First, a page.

A group of Pine Belt public servants gathered on Thursday at the emergency operations center in Lamar County. They took time out to reflect on the day when Hurricane Katrina wrecked South Mississippi and Louisiana.
In one night, coastal communities and homes were obliterated by the surge that caused shelters to fill up in less than 24 hours, leaving people homeless and desperate. Today, when the group finished reminiscing about how they got Mississippi on the road to recovery, they stressed the importance of preparation, and how people can keep their families safe when the next hurricane strikes.
"Just as it turned daylight, there was a young couple in the parking lot. They had stayed in their car somewhere in Hattiesburg, and they wanted to know if we heard anything from the coast. We had just received some word that the coast was pretty much done away with," said Joy Lines, administrative secretary at the Salvation Army.
That's one of many stories discussed on Thursday, which marked 8 years since Hurricane Katrina, one of the deadliest natural disasters in the history of the United States. 1,833 people in South Mississippi and Louisiana died.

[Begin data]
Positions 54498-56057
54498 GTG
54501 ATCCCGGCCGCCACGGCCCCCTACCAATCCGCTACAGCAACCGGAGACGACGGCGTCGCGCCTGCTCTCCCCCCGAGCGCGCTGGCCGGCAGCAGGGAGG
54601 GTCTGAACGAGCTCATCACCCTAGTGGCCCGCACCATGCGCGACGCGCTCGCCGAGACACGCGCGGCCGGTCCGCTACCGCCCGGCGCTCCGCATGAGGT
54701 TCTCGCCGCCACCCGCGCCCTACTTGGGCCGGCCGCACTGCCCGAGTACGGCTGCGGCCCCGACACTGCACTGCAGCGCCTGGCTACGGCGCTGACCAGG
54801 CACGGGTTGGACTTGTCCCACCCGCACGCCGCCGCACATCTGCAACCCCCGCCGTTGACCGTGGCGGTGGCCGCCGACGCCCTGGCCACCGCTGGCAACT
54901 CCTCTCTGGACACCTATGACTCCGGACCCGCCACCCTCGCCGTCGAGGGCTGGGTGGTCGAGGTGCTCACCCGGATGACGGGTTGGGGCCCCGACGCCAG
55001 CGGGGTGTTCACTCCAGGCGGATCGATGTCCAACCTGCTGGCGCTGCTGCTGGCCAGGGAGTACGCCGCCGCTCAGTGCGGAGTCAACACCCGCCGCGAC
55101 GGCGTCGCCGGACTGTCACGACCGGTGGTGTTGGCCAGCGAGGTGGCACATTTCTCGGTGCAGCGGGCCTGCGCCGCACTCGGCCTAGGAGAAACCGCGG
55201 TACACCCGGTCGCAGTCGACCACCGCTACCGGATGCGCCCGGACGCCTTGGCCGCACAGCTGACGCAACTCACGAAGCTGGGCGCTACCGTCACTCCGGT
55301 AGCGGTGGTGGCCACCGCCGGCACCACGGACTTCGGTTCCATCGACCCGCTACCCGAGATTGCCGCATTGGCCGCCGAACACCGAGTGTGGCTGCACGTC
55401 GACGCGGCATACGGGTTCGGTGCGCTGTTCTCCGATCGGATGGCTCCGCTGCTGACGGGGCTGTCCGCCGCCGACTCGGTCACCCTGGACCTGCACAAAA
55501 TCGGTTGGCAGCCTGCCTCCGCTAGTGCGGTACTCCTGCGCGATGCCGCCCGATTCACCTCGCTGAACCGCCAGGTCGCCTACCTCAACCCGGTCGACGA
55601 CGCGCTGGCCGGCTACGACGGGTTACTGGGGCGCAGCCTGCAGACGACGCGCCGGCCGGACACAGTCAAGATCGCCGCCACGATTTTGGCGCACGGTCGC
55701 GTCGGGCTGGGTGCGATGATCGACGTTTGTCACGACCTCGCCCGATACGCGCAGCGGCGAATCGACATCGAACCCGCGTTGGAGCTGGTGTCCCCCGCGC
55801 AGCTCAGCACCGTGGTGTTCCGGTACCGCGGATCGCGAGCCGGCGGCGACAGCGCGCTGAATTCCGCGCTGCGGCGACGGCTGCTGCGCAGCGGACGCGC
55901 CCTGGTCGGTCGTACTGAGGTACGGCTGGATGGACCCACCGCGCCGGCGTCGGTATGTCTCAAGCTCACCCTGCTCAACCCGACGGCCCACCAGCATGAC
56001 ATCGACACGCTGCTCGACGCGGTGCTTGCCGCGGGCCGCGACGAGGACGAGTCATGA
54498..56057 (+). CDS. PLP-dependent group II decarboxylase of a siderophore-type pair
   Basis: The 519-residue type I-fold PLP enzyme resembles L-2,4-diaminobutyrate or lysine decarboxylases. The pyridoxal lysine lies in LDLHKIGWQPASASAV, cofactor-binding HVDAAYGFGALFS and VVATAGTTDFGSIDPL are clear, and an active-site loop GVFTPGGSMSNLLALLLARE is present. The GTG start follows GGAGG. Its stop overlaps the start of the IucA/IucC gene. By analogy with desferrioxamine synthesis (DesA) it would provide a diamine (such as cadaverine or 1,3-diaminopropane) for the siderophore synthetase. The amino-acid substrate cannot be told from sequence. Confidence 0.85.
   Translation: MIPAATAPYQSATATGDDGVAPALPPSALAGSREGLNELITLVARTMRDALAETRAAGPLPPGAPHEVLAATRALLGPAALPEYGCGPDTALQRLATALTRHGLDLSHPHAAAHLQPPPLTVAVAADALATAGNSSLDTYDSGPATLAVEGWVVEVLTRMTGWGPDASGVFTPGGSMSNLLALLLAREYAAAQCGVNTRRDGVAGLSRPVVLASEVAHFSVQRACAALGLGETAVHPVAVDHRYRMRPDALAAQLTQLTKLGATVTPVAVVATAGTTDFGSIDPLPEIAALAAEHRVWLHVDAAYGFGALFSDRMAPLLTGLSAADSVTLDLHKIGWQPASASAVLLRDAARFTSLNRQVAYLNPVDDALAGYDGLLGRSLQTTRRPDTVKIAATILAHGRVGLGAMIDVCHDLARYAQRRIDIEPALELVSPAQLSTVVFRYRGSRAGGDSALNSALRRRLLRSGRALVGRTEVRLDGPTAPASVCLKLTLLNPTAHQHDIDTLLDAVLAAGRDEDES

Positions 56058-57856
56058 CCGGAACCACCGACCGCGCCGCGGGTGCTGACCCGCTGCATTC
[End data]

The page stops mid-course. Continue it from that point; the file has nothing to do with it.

Public servants gathered to talk about lessons they learned the hard way, and what Pine Belt citizens can do to prepare for the next natural disaster.
It was too late to recover businesses.
"We lost power in every facility in Hattiesburg, and we only had emergency generators at one of our water facilities. And during the height of the storm, we lost that generator," said Bennie Sellers, former Hattiesburg director of public services.
People became thirsty and dehydrated.
"We could not get the water back up, because so many lines were broken, because of trees being overturned," Sellers said.
Roadways left people trapped in homes.
"There was not a street in Hattiesburg not blocked by some kind of debris," he added.
Although the help of those at the roundtable discussion were instrumental in helping get the Pine Belt back on track, they talked about how they should have been more prepared.
"Our plan was about this big," said Terri Steed, MEMA director, as he motioned his hands in close proximity.
"And our storm was about this big," Steed added, stretching his arms wide.
Governor Bryant weighed in on the discussion, taking a positive stance on how far Mississippi has come since the hurricane made landfall in August, 2005.
"Thinking about the wonderful people, what they've been able to do," Bryant said.
"8 years ago today, the Gulf Coast and South Mississippi has been restored, and now we're on the offense," he added.
At $108 billion, Hurricane Katrina is the costliest U.S. natural disaster in history.
In the case of a natural disaster, build an emergency kit. The kit should include a week's worth of food, water and supplies. Make a family communications plan, and know all surroundings. Another survival tip it to learn community hurricane evacuation routes, and how to find higher ground. Determine where you would go, and how you would get there.